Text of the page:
Food is our biggest monthly expense and reflected in our monthly average. In our case, the Food category includes everything involving eating and drinking: a coffee at Starbucks, dining out, alcohol, groceries, and tea at the Empress with my sister over the holidays. Over the past 16 months, we’ve spent an average of $983 per month on all things food. (In Mexico we ate out often and our food expense was reliably between $700 and $800 per month. In Victoria, we seldom eat out and our food costs are always over $1000 per month.)

So $2,980 per month; could a family of four cruise for less? Absolutely, far less, by reducing marina time and cutting back on discretionary spending.

• In Mexico we spent much more time in marinas than we wanted to simply because of the work we were doing on the boat. Slip fees in the U.S. and Canada are high. In the U.S., we chose to visit friends and family in places where anchoring out wasn’t an option. In Canada, we’ve chosen to winter over in a slip (and in an expensive city).


• Here in Victoria, we’ve spent money on gymnastics classes and climbing wall passes for Windy and the girls. We don’t eat out much, but we drink alcohol. And we’ve traveled: Windy went to Thailand for two weeks earlier this year with her brother’s family, Eleanor flew back to D.C. for a week, and Windy and Frances flew back to San Francisco from Mexico.

A last note about our cruising costs concerns constants and surprises. Health insurance is an annual constant for us (I wrote about our health insurance). We spend about $1,700 per year on a catastrophic policy for the family. The annual cost of our boat liability insurance is about $550 per year—though it doubled for our time in Victoria because the marina requested we double our coverage (I wrote about our thoughts on insuring our own boat). We spend roughly $25 per month on our mail costs (the box, mail scanning, mail forwarding) and usually about $50 per month on an Internet data plan.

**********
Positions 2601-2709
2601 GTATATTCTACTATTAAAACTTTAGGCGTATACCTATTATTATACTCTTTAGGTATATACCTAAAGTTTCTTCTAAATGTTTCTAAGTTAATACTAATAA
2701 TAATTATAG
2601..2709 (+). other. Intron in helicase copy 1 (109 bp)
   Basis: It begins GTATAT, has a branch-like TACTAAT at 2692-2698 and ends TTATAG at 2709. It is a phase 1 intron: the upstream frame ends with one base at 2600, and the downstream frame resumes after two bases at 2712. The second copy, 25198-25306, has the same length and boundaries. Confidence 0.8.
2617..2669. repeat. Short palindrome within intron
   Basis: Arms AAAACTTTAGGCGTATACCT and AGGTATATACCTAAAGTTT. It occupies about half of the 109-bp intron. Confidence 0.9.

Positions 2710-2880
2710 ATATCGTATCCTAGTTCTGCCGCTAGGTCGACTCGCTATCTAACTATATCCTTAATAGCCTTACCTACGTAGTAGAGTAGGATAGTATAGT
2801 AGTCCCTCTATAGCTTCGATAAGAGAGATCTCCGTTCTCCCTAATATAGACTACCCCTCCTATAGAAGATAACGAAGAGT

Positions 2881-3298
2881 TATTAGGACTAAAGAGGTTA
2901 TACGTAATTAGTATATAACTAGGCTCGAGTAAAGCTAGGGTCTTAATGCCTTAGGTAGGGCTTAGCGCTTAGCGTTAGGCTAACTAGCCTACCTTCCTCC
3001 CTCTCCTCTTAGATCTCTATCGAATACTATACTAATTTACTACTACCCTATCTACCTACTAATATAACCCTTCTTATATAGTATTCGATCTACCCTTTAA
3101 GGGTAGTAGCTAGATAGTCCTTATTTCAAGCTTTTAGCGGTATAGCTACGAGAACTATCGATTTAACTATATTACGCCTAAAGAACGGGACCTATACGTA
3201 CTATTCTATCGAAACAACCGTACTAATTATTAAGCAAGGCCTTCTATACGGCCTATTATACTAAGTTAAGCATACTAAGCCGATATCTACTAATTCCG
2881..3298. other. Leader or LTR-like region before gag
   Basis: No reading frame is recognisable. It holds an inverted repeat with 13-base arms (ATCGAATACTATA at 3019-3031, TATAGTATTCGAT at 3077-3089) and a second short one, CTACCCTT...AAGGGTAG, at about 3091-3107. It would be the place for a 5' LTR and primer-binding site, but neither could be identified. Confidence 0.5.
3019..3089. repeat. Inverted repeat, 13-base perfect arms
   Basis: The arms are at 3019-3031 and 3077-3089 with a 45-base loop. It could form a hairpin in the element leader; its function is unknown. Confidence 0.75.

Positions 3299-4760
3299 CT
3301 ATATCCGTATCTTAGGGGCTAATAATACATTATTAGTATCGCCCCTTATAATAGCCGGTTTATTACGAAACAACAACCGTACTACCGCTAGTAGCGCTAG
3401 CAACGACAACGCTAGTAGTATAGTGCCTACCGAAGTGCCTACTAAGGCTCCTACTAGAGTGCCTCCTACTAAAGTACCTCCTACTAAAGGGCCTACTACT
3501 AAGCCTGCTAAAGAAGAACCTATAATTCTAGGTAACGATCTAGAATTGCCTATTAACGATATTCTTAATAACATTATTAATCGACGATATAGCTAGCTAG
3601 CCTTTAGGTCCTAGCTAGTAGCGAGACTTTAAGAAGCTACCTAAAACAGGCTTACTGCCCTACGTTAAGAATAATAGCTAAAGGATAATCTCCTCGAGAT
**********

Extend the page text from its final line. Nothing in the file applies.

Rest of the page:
Fortunately, the only surprise this year (besides the need to replace our water tanks) is about $800 we spent on medical care for an eye problem Frances had (this highlighted for us the cost difference in obtaining health care in Mexico and the U.S.—I wrote about this too).


So that is it in a nutshell—a good look at the cost for this cruising family of four during our first 16 months. It is not likely to be the same for your 16 months, but hopefully the information is helpful to those planning their own cruises. A comprehensive and detailed list of all our costs is on The Cost page, above.


NOTE: the writers at the Sail Far, Live Free blog recently posted a great rundown of cruising costs, citing other cruisers. Too, on our The Cost page, I list other sources of cruisers’ costs.

I__n our twenties, we traded our boat for a house and our freedom for careers. In our thirties, we slumbered through the American dream. In our forties, we woke and traded our house for a boat and our careers for freedom. And here we are. Follow along at